She also said if she had grown up in Korea like Shin, her Korean would be much better and fluent.
Shahraz, who was born in Pakistan but raised in Manchester, said: “I am a product of Britain but my writing is about Pakistan. I can’t get away from Pakistan. My literature is a window on Pakistan for the Western world.”
But, at the same time, she said: “I don’t feel Pakistani.”
“My father’s generation settled in the UK a long time ago and he still thinks about Pakistan and hankers for it. But when he goes to Pakistan he is a stranger. You become a product of the place where you live. In my books it is about the generation gap and different sense of values. The children become alienated and different,” she added.
Shahraz’s book Revolt (2014), covers hierarchies and the class system in Pakistan.
“I live in the Western world and Pakistan is very much about servants and masters and no one thinks twice about it, yet for me coming from the West I find it very strange,” she said.
However, this irked a member of the audience, also of Pakistani origin, who said not all Pakistanis should be tarred with the same brush of all turning a blind eye to inequality and that many in Pakistan do care about equality.
But Shahraz retorted that “materialism and class values in Pakistan were very clear-cut” and “in your face” and that made her, as a British Pakistani, feel alienated.
She also spoke briefly about separations in the context of the impact migration has on families.
“Migration is a terrible thing in modern times. It separates families, particularly those from developing countries, who might be separated for decades. In one of my stories a man goes to the USA and waits for a green card and finally dies before his family, who have waited 30 years, can join him,” Shahraz said.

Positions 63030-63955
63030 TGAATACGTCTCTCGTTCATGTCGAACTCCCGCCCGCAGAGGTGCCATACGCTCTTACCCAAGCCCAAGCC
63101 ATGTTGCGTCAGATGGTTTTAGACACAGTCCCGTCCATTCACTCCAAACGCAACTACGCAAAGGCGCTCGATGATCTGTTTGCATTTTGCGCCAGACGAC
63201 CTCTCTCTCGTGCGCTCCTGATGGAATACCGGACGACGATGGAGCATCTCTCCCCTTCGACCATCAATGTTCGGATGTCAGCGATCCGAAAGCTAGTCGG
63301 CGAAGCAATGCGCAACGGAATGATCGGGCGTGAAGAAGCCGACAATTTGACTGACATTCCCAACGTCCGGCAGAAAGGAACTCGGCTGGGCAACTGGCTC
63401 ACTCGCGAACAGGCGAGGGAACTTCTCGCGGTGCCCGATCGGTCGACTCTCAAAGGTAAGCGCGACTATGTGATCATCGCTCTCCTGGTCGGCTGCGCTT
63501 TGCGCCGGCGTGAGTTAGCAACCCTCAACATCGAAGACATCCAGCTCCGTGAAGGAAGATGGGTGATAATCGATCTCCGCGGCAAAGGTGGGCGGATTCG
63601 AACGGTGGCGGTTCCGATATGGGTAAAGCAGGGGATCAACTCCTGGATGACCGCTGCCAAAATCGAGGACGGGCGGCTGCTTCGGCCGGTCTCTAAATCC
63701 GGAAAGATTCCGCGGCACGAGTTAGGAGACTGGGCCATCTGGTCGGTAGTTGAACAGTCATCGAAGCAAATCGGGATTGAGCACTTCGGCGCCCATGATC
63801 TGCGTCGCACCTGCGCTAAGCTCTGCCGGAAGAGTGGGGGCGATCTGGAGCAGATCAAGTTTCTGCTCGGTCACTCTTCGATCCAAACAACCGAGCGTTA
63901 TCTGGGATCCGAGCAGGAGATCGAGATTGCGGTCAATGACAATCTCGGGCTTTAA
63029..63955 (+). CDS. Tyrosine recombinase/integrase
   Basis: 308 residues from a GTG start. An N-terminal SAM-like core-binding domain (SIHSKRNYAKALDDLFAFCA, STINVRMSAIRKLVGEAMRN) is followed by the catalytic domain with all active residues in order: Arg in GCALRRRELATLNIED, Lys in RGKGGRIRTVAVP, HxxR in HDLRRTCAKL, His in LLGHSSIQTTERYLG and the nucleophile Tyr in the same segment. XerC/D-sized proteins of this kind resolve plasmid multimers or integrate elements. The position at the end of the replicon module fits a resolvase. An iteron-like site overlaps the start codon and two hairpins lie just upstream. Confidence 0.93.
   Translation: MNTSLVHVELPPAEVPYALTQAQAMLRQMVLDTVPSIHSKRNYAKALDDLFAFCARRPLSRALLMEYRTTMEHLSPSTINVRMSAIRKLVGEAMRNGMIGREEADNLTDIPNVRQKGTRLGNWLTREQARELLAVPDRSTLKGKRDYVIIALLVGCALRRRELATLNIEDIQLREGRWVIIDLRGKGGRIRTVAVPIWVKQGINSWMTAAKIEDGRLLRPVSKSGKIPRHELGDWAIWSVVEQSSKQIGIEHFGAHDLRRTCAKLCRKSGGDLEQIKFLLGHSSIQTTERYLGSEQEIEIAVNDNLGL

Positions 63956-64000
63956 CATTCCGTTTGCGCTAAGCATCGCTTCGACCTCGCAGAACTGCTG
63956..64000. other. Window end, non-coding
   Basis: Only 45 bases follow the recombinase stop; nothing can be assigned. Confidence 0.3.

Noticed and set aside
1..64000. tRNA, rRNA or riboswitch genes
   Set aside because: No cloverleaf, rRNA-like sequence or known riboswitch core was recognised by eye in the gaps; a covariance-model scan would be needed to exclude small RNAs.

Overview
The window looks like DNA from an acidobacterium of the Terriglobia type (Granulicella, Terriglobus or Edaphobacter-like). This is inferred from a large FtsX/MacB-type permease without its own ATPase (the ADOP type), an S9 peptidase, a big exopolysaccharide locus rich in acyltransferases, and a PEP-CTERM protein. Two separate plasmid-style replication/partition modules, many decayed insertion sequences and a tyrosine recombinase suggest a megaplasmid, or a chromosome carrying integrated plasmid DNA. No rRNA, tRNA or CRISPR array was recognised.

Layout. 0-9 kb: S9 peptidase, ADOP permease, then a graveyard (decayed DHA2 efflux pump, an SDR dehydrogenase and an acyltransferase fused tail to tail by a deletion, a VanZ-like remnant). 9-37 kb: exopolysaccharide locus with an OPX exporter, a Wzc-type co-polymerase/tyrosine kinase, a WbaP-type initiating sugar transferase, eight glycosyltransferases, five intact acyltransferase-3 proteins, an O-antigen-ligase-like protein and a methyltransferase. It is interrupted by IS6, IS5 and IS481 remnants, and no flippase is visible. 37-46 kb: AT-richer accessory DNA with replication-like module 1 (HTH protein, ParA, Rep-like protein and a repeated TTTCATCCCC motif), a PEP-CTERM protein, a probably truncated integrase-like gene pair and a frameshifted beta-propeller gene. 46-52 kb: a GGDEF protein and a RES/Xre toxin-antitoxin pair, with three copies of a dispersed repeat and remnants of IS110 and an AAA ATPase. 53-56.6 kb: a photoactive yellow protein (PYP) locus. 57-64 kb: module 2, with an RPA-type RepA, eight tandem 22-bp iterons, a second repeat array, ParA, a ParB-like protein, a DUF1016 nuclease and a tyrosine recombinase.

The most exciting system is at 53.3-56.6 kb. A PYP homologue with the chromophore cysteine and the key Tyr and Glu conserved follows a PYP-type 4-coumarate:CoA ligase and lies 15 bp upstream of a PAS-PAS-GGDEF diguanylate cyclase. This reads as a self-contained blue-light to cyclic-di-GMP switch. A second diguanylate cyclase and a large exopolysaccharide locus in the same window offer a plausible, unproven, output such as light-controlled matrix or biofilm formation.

But she mainly spoke about the separation she felt from her homeland, her roots.
Shahraz, who also writes TV dramas for Pakistani TV, also discussed Islam. She said she felt her Muslim faith had been “hijacked” by terrorists but she was a Muslim and proud of it.
“When my sister, who is now a dentist, started wearing a scarf my Dad said to her ‘Why are you wearing it?’ They will think you are a terrorist at university.”
But she said many more Muslim women were wearing headscarves nowadays not because they were oppressed but rather because they were proud of their identity. “But it does not mean they have become fanatics,” she said.
“I think there is a global shift in the solidarity of Muslim women,” she added.
She said that in Indonesia some women wore “tight skirts but their heads were covered” and in Egypt women wore jeans with headscarves. But it was ironic because neither of these dress codes would be considered “modest” in Pakistan. “Who is right and who is wrong?” she asked rhetorically.
In that way the session focused on what it means to be British Pakistani, a Korean raised in Korea versus a Korean raised in the USA; and the separation of families, clash of values and sense of alienation that can follow migration, rather than the influence of political separations.
Watch a clip from the event:
Listen to the full audio here:
The event was held in partnership with the British Council as part of the Korea Market Focus Cultural Programme at the London Book Fair 2014 and in association with the Pan Asian Women’s Association.
The Asia House Bagri Foundation Literature Festival takes place from 6 May to 21 May 2014. To read the full programme click here.
Pre-Festival events have been taking place throughout April. The next pre-Festival event is Why Do Indians Vote? Democracy in India on 30 April at 18.45. To book tickets click here.
To read more about this year’s Literature Festival click here.
To read an interview with Adrienne Loftus Parkins, the director of the Asia House Bagri Foundation Literature Festival, click here.